The world’s first Al sculpture “The Impossible Statue” is on display at Stockholm’s National Museum of Science and Technology. A historical dream team of five master sculptors has come true. Learn more about the world’s first AI-generated statue – in Sweden.
Five master sculptors, Michelangelo, Rodin, Käthe Kollwitz, Takamura Kotaro, and Augusta Savage, have been used to train artificial intelligence to design a sculpture dubbed the Impossible Statue, now on show in Stockholm.
A true statue
“This is a true statue created by five different masters that would never have been able to collaborate in real life,” said Pauliina Lunde, a spokeswoman for Swedish machine engineering group Sandvik that used three AI software programs to create the artwork.
Shaking up traditional conceptions about creativity and art, the stainless steel statue depicts an androgynous person with the lower half of the body covered by a swath of material, holding a bronze globe in one hand.
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From afar, it seems hardly remarkable, a human-shaped swirl of stainless steel clutching an orb. It appears almost like an oversized awards trophy. Only upon investigation does the singularity of the five-foot work, a fusion of generative AI and precision manufacturing, become apparent.
On show at Stockholm’s National Museum of Science and Technology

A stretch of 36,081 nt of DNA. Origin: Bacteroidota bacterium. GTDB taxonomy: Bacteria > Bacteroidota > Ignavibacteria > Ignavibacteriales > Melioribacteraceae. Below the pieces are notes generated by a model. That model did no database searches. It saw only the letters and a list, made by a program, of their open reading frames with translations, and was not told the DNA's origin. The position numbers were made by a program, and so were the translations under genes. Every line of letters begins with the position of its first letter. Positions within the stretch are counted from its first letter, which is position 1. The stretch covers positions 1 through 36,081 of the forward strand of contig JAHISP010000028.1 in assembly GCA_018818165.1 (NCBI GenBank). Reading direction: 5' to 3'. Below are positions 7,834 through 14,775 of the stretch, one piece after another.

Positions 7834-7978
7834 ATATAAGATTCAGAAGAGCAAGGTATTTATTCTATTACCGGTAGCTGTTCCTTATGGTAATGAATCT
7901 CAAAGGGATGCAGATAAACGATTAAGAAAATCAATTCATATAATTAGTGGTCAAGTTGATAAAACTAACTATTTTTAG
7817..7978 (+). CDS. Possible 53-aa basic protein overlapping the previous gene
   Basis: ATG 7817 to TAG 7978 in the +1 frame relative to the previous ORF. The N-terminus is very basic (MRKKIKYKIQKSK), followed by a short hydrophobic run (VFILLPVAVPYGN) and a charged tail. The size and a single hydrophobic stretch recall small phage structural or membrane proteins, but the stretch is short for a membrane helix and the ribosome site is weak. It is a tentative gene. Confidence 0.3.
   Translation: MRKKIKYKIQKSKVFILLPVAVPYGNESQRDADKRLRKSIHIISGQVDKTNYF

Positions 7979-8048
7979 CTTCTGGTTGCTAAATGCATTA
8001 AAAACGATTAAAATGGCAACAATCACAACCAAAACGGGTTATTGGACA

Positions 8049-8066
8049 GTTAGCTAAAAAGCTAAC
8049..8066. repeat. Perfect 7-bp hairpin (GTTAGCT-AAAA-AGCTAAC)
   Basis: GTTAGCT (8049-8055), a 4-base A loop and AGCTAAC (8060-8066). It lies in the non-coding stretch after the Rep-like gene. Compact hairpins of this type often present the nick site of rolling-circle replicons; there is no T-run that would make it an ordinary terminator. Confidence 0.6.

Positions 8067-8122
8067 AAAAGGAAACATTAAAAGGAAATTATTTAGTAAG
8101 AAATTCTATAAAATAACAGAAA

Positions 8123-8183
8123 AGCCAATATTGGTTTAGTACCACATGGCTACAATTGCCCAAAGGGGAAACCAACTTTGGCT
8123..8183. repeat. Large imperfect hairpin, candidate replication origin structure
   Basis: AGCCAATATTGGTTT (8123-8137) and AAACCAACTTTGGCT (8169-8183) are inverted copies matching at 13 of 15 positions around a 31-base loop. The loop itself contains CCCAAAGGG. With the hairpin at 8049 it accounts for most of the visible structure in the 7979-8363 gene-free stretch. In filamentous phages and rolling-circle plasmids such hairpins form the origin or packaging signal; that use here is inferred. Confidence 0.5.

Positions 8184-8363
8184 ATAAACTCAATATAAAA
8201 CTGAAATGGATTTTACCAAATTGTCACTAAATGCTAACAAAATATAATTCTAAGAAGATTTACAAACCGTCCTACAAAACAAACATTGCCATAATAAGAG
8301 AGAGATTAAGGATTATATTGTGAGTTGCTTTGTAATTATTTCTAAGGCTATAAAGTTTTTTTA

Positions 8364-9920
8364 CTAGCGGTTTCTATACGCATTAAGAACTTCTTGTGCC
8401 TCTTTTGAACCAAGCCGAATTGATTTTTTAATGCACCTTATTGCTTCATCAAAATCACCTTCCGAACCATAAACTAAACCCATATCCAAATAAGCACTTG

On show at Stockholm’s National Museum of Science and Technology, the statue measures 150 centimeters (4 feet 11 inches) and weighs 500 kilograms (1,100 pounds).
“Something about it makes me feel like this is not made by a human being,” Julia Olderius, in charge of concept development at the museum, told AFP.
Though this project is art-centric, the manufacturing methods involved in creating The Impossible Statue differed little from other tasks, said Nadine Crauwels, president of Sandvik Machining Solutions: “By using all our capabilities, we can significantly improve manufacturing efficiency, reduce waste, and ensure the highest quality.”
Visitors may note the muscular body inspired by Michelangelo, and the hand holding the globe inspired by Takamura.
After settling on a design, Sandvik converted the 2D image into a 3D model using both depth-estimator software and human pose estimation, a computer task that identifies different part of the human body within a scene. The company then thoroughly tested the manufacturing process in a series of digital simulations, cutting the amount of steel used in the process by half. The statue it produced was composed of nine million polygons, 17 separate steel pieces, and differed from the digital design by less than 0.03 mm.
“I don’t think you can define what art is. It’s up to every human being to see, ‘this is art, this is not art’. And it’s up to the audience to decide,” Olderius said and added: “I don’t think you have to be afraid of what AI is doing with creativity or concepts or art and design. I just think you have to adapt to a new future where technology is a part of how we create concepts and art.”
The World’s First AI-Generated Statue – in Sweden, written by Tor Kjolberg